CAMPAIGNERS are claiming that the cost of beds at Ludlow Hospital is being distorted.

The campaign to save the hospital believes that it is not being judged on a level playing field with similar hospitals in other parts of Shropshire.

This dates back to the time when it had been planned to open a new hospital and health village at the Eco Park.

At that time the existing hospital was transferred to the property arm of the NHS that is now leasing it back.

“Ludlow Hospital beds are too expensive - that seems to be the line from Shropshire Clinical Commissioning Group as they push forward the review into community hospital beds and Minor Injuries Units,” said Gill George of the campaign group.

“From the figures, Ludlow beds are more expensive than other community hospitals. Why? Shropshire Clinical Commissioning Group worked with Shropshire Community Trust to slash the number of beds from 40 to 24 back in 2015.

“Now they’re working out bed cost by taking the total cost of the hospital and dividing it by the number of beds – so Ludlow beds become more expensive at a stroke.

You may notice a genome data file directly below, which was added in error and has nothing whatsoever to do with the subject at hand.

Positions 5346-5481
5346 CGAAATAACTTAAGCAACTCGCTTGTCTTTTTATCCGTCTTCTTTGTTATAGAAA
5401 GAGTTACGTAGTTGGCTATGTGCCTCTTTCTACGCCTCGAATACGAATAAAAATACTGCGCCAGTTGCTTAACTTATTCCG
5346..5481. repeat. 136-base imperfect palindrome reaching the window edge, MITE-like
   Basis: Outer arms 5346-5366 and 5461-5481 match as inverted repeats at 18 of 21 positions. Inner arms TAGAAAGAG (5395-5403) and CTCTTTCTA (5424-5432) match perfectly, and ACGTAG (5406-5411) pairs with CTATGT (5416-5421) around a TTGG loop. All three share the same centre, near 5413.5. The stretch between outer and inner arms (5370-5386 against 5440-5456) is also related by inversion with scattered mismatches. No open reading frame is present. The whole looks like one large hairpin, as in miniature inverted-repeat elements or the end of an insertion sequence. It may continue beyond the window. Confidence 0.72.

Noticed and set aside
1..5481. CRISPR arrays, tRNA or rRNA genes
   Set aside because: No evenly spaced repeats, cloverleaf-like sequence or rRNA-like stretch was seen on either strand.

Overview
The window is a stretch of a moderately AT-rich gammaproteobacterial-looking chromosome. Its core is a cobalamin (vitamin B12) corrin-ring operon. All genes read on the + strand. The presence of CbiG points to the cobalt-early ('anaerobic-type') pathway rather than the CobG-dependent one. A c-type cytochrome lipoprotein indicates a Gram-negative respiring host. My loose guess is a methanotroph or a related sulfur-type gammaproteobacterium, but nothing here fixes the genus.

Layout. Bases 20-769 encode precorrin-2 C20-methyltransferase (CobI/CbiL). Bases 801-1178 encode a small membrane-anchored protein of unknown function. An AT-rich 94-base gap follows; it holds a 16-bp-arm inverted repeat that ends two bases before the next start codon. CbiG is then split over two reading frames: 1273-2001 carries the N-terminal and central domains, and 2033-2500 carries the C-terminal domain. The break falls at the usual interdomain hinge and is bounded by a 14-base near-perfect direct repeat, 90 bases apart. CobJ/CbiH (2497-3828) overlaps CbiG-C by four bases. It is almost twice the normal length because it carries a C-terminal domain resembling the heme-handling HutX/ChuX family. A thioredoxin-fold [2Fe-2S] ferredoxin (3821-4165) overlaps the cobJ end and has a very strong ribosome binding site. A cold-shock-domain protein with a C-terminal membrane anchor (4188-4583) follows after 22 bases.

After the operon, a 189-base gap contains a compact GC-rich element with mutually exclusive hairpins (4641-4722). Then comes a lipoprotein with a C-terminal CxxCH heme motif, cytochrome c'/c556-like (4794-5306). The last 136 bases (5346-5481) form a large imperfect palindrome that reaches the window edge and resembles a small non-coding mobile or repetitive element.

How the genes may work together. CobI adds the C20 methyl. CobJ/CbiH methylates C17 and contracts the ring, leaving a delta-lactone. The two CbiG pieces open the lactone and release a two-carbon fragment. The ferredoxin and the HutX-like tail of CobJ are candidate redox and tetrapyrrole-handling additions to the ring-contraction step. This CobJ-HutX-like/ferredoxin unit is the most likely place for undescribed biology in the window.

“Back in 2013, health bosses gave away our hospital by mistake, handing it over to PropCo because they decided it was ‘surplus to requirements’! PropCo won’t give it back – so money that should be spent on our healthcare is paid in rent to PropCo instead.”

She said this distorted the figures for Ludlow.

“Put it all together, and Ludlow beds go from being by a long way the cheapest to the most expensive of the community hospital beds,” added Ms George.

“Is it right that people in Ludlow and south west Shropshire are punished because health bosses are idiots? No. It’s time they sorted out the mess they’ve made – and it’s time they put patient care first.”

Tim Gill, Mayor of Ludlow, also expressed concern at the way that the cost of beds at Ludlow Hospital is calculated when he spoke at a packed public meeting in the town.

He said that when the new £27 million plan for a hospital and heath village at the Eco park was abandoned at the eleventh hour the hospital should have been returned by the part of the NHS that manages land and property that is no longer required.

At one time it had been intended that the land at the existing hospital would be sold off for housing as it has a high value, being located in the centre of the town where homes are needed.